Four, you might want to think about WHY you're going with a multi-scale guitar in this length with only six strings, WHY you're doing a custom build (when there are already guitars out there that have most of these features) and WHY you're doing a tele body other than that you think it's cool. And finally, do you really want a bolt neck for this?

You can easily end up with a canoe paddle. I'd suggest that you buy and flip a guitar that already has a design close to this (but at a price less than what a custom will cost you) to get a better understanding of whether you're really going to want a long multi-scale six and what the design challenges are before you commit money to a piece of wood that might only be good for posting NGD photos in a forum.



The above guitar is a 7, but it's $869 with case. It's also a neck-through design for a bit more stability. Notice, too, that it's a 24-fret guitar with all 24 available at the high end. Your Tele design has the last three or four frets buried in the body. Why?


i noticed that the way the frets are positioned on your example guitar are almost opposite of the OP has in his design. wondering if OP's design is wrong from that standpoint.
#5
Quote by monwobobbo
i noticed that the way the frets are positioned on your example guitar are almost opposite of the OP has in his design. wondering if OP's design is wrong from that standpoint.


He's going the right direction (the shorter scale is always on the treble side). They're just badly positioned. Multiscales are easier to figure out (regarding fret placement) than you'd think. But if you have no experience with a multiscale, or with a long scale guitar, you can easily miss some important design considerations. Most builders have never touched one, so they'll build to a customer's specs and let it go at that, until the customer runs into issues. And then it's just, "Okay, that's ONE lesson learned the hard way..."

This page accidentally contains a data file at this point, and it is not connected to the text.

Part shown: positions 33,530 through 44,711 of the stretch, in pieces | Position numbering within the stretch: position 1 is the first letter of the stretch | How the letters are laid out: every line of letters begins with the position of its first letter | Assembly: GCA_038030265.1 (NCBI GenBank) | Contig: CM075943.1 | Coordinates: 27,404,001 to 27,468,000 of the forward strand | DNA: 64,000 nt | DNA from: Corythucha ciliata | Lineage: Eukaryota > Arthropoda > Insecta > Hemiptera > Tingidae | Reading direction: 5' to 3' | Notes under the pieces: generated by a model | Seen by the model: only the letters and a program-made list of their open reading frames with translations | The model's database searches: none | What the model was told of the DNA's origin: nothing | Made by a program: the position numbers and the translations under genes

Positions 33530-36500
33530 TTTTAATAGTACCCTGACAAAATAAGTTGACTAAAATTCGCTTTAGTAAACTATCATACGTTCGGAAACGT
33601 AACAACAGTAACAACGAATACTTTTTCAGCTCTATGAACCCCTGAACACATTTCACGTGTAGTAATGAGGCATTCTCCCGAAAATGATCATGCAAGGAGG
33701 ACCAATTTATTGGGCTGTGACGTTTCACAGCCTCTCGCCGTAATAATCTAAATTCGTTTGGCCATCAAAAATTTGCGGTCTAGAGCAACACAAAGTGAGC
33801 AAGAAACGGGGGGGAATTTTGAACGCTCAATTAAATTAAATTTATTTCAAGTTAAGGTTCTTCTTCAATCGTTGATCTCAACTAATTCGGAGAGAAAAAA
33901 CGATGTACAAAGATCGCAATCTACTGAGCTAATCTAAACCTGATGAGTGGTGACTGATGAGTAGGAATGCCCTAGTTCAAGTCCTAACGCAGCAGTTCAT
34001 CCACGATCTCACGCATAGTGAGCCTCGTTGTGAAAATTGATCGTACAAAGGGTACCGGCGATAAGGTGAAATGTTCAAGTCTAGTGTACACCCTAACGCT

For years these were custom-build-only guitars, so most guitarists have never even touched one, much less played one, and they look a bit scary. Kurt at RondoMusic has made these almost toss-away-money easy to buy and try, what with 6, 7, 8, 9 and even 10-string versions, and scales up to 30".
#6
Quote by alexbertuna
Everyone i've spoken to has told me i'm mad for going ahead with such a long scaled 6 string. But truth be told I think it'll suit me perfectly. My band plays around the F - G# range, but we have never wanted to leave 6 strings.


I fitted my Squier Bass VI with baritone guitar strings to F# standard, it's 30" scale and I love how it plays. I'd say go for it.
#7
Cheaper than all that, you might just get a Novax fanned fret neck to work with. That way, for minimal $$$ outlay, you can see if you like that kind of neck at all.

I know they sell 6 and 8 string versions.
http://novaxguitars.com/parts-accessories/necks-guit.html
http://novaxguitars.com/parts-accessories/necks-ch8.html
Sturgeon's 2nd Law, a.k.a. Sturgeon's Revelation: “Ninety percent of everything is crap.”

Why, yes, I am a lawyer- thanks for asking!

Log off and play yer guitar!

Strap on, tune up, rock out!
Last edited by dannyalcatraz at Feb 28, 2015,
#8
Quote by dspellman


Three, you might want to reconsider the placement of your single "horizontal" fret (the one that's at a 90 degree angle to the neck). Most multiscale guitar designers put it around the 7th fret, give or take.



The picture i attached is only a reference of the aesthetics for the guitar. In terms of how the actual frets will be laid out, that's up to the builder. He knows more about it than me haha.
#9